Dear CouchDB Community,
You may have seen a news item about CouchDB in the past few days. There is a trend of finding unsecured public databases, deleting all the data in them, and asking for a ransom to restore the data. This has been going on with MongoDB for a while, now Hadoop and CouchDB joined the list of affected database products.
One of CouchDB’s design goals is ease-of-use. That lead us to decide on easy to access security defaults for CouchDB. Namely the famous Admin Party (every request is considered coming from an administrator). To make sure this isn’t a security issue, CouchDB by default also only binds to the local loopback network interface 127.0.0.1 and we recommend creating an admin account before making CouchDB accessible from the public.
As far as we can tell for now, the affected CouchDB instances have been in Admin Party mode and publicly accessible. As a result we are reiterating the documented best practice: Do not run CouchDB without an admin account on a public network interface. Make sure to choose a strong password for the admin account.
For CouchDB 2.0 and onwards, we already make the creation of the admin account part of the cluster setup, but users can still choose to ignore this step. For future CouchDB versions (3.x and onwards), we are currently taking steps to make things even more secure by default and make it even harder (if not impossible) to run an insecure CouchDB instance in production.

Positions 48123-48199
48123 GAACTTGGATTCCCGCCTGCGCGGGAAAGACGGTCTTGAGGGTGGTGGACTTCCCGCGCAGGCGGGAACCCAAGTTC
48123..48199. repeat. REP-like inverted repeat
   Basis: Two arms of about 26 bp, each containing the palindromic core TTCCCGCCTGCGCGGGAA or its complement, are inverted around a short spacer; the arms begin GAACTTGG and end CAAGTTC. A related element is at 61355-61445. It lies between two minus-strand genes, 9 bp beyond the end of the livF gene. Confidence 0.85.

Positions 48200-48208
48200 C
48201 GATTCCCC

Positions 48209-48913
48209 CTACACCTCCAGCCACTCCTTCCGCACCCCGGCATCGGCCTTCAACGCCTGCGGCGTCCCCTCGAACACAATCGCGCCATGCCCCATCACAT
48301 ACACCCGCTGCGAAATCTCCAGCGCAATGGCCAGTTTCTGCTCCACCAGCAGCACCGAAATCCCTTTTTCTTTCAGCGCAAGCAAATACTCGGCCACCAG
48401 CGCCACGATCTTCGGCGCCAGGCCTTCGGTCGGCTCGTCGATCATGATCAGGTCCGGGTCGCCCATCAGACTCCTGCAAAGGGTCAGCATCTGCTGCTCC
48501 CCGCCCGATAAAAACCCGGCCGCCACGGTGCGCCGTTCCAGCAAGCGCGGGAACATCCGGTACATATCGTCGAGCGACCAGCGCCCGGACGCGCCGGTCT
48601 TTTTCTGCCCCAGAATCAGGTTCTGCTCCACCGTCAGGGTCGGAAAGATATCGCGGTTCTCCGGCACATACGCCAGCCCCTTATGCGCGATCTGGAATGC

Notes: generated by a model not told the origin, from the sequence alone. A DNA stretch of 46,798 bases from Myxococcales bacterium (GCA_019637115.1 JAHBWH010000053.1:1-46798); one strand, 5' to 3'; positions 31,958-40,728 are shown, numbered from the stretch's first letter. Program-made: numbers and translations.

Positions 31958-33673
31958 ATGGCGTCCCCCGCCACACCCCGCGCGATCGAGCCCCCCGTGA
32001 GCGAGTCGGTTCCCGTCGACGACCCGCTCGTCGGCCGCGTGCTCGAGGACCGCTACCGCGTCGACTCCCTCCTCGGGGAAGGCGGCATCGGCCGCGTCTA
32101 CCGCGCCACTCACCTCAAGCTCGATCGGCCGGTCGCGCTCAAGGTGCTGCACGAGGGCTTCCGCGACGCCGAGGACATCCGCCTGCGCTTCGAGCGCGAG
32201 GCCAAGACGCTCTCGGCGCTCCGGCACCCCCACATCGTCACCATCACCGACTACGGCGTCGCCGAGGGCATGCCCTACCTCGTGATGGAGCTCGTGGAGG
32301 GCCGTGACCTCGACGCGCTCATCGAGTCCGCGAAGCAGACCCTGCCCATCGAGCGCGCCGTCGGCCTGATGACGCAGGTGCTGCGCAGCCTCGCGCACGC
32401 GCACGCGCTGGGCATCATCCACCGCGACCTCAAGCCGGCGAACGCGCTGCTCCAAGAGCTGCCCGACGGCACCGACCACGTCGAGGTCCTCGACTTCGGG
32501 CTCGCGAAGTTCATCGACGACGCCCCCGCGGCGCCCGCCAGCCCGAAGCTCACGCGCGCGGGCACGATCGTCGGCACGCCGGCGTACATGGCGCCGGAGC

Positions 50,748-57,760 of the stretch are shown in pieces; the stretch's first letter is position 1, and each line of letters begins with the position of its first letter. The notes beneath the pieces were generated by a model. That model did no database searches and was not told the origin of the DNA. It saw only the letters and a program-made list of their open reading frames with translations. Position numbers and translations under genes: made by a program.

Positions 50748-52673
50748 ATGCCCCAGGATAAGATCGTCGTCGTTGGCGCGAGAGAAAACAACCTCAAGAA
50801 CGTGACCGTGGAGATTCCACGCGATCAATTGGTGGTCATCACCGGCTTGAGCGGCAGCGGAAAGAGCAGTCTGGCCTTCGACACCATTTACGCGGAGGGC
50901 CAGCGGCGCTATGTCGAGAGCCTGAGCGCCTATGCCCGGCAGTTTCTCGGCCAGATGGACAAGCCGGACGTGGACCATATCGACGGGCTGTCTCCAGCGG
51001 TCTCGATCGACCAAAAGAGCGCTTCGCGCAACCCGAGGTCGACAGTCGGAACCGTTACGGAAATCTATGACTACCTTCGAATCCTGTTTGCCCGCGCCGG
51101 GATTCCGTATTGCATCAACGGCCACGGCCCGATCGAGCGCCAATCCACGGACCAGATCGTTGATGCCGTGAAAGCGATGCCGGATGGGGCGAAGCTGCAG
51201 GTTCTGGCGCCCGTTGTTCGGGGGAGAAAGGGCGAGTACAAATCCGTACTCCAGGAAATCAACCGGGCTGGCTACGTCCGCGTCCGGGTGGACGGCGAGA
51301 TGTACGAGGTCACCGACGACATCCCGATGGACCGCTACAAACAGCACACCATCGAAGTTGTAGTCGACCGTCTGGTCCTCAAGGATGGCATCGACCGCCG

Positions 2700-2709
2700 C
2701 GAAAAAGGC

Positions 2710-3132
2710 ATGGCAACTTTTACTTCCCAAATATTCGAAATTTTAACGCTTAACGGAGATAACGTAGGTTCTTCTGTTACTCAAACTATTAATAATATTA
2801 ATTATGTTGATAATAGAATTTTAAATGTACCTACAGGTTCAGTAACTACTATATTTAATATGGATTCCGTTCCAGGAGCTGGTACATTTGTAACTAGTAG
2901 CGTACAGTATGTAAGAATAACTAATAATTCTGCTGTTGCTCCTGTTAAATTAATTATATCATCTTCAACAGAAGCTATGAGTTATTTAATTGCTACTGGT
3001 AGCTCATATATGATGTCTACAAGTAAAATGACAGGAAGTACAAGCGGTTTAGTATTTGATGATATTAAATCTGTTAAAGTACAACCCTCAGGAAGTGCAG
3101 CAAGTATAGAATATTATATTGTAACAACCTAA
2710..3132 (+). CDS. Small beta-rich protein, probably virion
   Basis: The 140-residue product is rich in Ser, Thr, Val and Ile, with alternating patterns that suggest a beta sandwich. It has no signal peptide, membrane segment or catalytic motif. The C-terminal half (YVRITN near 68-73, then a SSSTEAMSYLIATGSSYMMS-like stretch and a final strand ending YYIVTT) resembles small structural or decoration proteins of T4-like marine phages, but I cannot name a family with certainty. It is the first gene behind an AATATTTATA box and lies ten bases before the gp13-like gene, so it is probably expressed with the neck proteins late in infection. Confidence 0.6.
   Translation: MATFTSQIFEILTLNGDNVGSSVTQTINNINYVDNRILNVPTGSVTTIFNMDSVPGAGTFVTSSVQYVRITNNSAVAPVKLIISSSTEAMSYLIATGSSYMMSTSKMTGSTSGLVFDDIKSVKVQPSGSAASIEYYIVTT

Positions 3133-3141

We are also working with the security researches that are doing widespread investigations into this issue to see if there are any other issues that we can address on the CouchDB side.
If you have any questions, please contact the user’s list email@example.com.
If you want to report an intrusion into a CouchDB instance that you can prove has been secured with an admin account and associated security measures (like TLS), or if you have any other useful information pertaining to this issue, please contact firstname.lastname@example.org, our private security reporting mailing list.
Jan Lehnardt, Vice President of Apache CouchDB